Rising costs threaten the fledgling revival in India’s silk saree capital

According to residents, sales of the elaborately brocaded silk sarees manufactured in the historic city on the Ganges are presently down 70% from pre-pandemic levels.

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Rising costs threaten the fledgling revival in India's silk saree capital

There is little evidence of the fledgling economic recovery trumpeted by India’s politicians in the small alleyways of the Hindu shrine city of Varanasi, the centre of a famous silk-weaving industry.

According to residents, sales of the elaborately brocaded silk sarees manufactured in the historic city on the Ganges are presently down 70% from pre-pandemic levels. Many weavers have stopped weaving, others have sold their looms, and other employees have pulled their children out of school because they cannot pay the tuition.“Prices are sky-rocketing and I am unable to get even one-third of what I used to earn before the pandemic,” said Mohammad Kasim, a weaver who has sold two of his 16 looms.

A rise in global prices for fuel, diesel, cooking gas, and other commodities like steel and copper are causing hardship for millions of Indian homes and companies that are already suffering from the epidemic.

India imports 80 percent of its oil, and the government taxes fuel products like gasoline and diesel at more than 100 percent. When compared to other rising economies, consumers and companies wind up paying more for fuel and transportation.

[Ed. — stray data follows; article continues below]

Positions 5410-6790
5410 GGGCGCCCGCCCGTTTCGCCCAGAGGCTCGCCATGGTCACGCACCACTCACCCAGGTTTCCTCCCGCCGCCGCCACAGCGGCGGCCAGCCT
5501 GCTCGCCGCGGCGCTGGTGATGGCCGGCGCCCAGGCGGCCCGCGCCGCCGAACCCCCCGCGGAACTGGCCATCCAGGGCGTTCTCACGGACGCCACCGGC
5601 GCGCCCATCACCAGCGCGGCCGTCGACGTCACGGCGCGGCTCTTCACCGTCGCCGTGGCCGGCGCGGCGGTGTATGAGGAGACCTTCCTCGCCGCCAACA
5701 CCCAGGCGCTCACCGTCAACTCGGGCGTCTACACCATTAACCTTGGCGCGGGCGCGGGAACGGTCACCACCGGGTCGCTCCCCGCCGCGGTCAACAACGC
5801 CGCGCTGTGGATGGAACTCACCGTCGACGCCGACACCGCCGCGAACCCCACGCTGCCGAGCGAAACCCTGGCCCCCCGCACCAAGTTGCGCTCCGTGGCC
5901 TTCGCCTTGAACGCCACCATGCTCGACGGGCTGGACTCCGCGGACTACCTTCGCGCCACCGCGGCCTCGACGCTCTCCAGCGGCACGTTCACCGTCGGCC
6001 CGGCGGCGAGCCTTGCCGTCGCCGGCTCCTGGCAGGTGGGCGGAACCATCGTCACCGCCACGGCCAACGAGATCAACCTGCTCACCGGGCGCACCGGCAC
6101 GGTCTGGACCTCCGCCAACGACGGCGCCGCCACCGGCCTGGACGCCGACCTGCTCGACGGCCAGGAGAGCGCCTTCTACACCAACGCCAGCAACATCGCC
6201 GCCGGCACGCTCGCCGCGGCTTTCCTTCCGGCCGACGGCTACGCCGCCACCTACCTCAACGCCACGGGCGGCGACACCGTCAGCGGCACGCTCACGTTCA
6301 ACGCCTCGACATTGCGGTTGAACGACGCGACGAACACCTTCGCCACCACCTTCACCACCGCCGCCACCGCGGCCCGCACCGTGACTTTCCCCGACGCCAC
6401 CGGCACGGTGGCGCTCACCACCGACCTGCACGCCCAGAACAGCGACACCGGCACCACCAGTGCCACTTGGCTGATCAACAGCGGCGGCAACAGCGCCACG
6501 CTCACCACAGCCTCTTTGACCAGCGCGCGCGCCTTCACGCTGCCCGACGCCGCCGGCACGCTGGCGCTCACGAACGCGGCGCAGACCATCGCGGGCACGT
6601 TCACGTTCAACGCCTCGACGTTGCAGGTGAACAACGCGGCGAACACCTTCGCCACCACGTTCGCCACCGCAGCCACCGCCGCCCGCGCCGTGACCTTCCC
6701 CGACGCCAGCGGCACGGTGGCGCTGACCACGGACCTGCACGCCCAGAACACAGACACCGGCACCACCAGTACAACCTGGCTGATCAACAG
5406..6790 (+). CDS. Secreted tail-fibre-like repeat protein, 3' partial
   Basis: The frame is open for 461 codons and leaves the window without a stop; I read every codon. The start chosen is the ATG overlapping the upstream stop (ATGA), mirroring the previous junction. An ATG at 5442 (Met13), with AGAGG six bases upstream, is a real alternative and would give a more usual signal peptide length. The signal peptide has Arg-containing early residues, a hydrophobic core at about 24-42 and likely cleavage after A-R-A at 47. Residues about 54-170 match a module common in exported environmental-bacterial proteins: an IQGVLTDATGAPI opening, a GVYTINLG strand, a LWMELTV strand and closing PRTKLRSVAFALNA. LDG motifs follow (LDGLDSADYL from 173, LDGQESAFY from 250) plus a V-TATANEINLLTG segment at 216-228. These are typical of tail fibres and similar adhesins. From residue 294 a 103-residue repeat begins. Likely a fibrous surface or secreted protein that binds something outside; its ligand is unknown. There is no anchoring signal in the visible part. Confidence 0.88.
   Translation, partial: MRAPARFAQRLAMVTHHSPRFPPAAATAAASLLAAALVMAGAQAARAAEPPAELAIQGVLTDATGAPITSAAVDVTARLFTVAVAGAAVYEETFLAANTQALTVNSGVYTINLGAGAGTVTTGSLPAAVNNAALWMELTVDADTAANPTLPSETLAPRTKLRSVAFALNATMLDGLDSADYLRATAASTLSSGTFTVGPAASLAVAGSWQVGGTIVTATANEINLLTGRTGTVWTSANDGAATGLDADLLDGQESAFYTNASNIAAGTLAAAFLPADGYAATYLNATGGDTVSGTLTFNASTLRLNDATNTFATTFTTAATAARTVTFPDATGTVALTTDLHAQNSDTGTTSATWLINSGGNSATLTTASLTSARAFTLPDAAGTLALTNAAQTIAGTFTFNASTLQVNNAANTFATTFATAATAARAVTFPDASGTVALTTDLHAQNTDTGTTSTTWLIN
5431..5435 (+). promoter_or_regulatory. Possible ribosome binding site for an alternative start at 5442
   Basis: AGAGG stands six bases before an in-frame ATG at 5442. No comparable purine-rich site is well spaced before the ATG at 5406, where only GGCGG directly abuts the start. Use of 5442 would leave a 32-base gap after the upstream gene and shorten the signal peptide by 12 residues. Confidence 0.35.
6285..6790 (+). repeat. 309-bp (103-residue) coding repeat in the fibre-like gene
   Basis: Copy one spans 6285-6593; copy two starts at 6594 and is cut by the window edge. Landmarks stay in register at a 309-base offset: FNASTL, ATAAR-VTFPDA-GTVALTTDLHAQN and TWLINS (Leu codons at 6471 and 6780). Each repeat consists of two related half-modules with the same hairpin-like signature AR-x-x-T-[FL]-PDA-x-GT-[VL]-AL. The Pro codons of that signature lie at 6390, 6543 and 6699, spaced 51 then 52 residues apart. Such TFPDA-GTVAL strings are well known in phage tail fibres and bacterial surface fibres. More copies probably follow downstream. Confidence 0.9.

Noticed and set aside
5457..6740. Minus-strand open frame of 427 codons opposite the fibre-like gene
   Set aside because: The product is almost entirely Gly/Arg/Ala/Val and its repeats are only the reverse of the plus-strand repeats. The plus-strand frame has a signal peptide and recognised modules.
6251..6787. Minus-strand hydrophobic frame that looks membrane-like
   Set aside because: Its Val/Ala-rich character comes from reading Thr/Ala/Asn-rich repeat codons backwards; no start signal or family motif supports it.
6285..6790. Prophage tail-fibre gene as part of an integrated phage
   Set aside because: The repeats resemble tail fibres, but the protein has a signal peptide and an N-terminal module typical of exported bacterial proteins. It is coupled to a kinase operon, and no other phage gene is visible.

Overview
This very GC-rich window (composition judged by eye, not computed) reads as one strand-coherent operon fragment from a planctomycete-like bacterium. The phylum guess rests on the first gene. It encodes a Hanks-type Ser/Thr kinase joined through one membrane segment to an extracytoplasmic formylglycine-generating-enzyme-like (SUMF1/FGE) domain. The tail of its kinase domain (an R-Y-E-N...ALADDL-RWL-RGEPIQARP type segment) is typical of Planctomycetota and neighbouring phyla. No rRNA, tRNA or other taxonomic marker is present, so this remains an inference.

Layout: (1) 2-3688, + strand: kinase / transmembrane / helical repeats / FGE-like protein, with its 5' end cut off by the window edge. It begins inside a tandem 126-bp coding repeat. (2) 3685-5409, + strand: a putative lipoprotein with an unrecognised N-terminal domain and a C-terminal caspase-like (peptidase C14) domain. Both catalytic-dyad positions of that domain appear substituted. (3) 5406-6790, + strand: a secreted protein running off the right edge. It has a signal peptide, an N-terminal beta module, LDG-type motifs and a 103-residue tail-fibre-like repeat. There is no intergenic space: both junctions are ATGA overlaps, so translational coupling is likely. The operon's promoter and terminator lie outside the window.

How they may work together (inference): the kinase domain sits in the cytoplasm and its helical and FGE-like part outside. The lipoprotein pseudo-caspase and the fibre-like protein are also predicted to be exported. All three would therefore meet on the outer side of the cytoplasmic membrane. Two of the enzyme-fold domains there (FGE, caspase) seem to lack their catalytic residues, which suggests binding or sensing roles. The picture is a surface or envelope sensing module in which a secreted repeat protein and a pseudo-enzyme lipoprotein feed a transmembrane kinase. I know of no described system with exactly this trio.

Furthermore, the drop in consumer earnings following the pandemic’s breakout early last year is affecting demand for price-elastic items.

The thick Banarasi silk sarees manufactured in Varanasi, also known as Benaras, are brocaded with gold, silver, and copper and marketed across India and worldwide for ladies to wear at weddings and other events.

Weavers claim they are suffering from declining demand as costly sarees are replaced with cheaper variants, as well as high raw silk and brocade prices.

Raw silk prices have risen to 4,500 rupees ($61) per kg from 3,500 rupees in the previous four months, according to Kasim, while brocade materials such as copper and silver have increased by 40%, reducing profit margins in saree production to less than 10%.

Retail inflation has exceeded the central bank’s upper limit of 6% year on year a couple of times this year, albeit it dropped to 5.3 percent in August.

This endangers Asia’s third-largest economy’s embryonic recovery, which suffered its worst-ever decline of 7.3 percent in the fiscal year ended in March.

The GDP expanded by 20.1 percent year on year in the April-June quarter, according to the government’s senior economic advisor, K.V. Subramanian, who stated that “India is set for greater growth.”

Wholesale price-based inflation, a proxy for producer prices, increased in the double digits for the sixth month in a row in August, to 11.4 percent year on year, raising fears that businesses may pass on higher costs to consumers.

In contrast to several industrialized countries, where governments have provided huge stimulus packages, India’s pandemic assistance has concentrated on credit guarantees on bank loans and free food grain to the needy.

The Indian Express

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Rising costs threaten the fledgling revival in India's silk saree capital
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According to residents, sales of the elaborately brocaded silk sarees manufactured in the historic city on the Ganges are presently down 70% from pre-pandemic levels.
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THE POLICY TIMES
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